Italy adds climate change to school curriculum

Rodiano Bonacci
Novembre 8, 2019

In an interview in his Rome office on Monday, Fioramonti said all state schools would dedicate 33 hours per year, nearly one hour per school week, to climate change issues from the start of the next academic year in September.

Fioramonti is from the anti-establishment Five Star Movement and has been an outspoken supporter of green and progressive policies.

The measure, which requires the topic to be studied for about one hour per week, will go into effect starting next year, Lorenzo Fioramonti confirmed through social media.

The minister, a former professor of Economics, University of Pretoria, in south Africa, also has been reported that the teachers taught lessons on environment and sustainable development at all stages of compulsory education.

"The thought is that the citizens of the long term have to have to be ready for the local weather emergency", Cramarossa said.

His proposals for new taxes on airline tickets, plastic and sugary foods to raise funds for education were also slammed by critics who said Italians were already over-taxed.

His opponents in Italy have roundly rejected these ideas.

However, the government's 2020 budget, presented to parliament this week, included a tax on both plastic and sugary drinks.

"The whole service is being changed to make maintainability and atmosphere the focal point of the training model", Fioramonti told Reuters in the meeting directed in familiar English.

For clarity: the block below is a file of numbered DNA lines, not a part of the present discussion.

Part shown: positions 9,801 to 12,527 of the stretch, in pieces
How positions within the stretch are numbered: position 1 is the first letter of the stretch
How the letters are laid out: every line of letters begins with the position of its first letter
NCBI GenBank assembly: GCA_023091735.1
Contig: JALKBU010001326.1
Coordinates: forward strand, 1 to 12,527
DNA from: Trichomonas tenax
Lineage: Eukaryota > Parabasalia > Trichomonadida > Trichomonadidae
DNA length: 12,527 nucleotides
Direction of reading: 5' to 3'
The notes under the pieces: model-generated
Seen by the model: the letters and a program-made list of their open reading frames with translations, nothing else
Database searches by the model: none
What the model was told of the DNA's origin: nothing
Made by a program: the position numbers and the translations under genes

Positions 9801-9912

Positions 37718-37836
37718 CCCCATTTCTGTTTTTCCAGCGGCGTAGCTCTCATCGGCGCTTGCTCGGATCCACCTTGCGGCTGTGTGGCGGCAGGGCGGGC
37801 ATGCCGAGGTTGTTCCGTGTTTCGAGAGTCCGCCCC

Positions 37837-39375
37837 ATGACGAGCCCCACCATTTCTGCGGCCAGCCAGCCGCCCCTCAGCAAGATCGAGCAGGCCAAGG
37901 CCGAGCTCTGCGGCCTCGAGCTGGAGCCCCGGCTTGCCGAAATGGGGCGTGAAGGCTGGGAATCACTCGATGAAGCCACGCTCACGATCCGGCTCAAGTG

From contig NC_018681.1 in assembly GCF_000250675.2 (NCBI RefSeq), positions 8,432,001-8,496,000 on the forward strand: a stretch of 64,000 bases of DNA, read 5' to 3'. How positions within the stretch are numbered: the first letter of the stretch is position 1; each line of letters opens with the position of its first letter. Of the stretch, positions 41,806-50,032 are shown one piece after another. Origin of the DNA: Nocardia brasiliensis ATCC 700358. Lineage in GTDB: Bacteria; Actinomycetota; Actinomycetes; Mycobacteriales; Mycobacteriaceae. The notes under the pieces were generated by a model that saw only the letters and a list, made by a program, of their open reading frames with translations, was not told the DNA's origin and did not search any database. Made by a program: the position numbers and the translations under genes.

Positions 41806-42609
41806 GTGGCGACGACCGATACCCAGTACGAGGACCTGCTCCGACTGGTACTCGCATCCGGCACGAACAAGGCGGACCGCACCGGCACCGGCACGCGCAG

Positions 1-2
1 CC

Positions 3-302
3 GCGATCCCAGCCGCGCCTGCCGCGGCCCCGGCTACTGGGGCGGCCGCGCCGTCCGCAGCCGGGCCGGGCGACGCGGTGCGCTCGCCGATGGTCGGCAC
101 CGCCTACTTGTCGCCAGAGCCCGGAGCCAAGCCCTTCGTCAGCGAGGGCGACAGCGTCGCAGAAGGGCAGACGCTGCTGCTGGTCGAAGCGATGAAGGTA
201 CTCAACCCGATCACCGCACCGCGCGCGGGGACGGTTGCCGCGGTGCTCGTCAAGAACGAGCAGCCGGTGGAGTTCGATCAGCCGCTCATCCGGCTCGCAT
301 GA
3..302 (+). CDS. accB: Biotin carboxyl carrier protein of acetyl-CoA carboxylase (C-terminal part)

Fioramonti, 42, the writer of a few books contending total national output should never again be utilized as the fundamental proportion of nations' financial achievement, has been an objective of the conservative resistance since turning into a priest in the two-month-old administration of 5-Star and the middle left Democratic Party.

Fioramonti's vision for an environmentally sustainable curriculum comes at a time when young people such as Greta Thunberg and students in groups like Extinction Rebellion are leading the political charge in taking climate change more seriously.

For Fioramonti, climate change is just one of Italy's existential threats.

But as President Donald Trump began pulling the United States out of the landmark Paris Agreement this week, Fioramanti said that every country needed to do its part to stop the "Trumps of the world" and that his ambition was to show children there was another way. "We have to build a different narrative and not be afraid of saying something Salvini may not like, because that's why we exist".

Altre relazioniGrafFiotech

Discuti questo articolo

Segui i nostri GIORNALE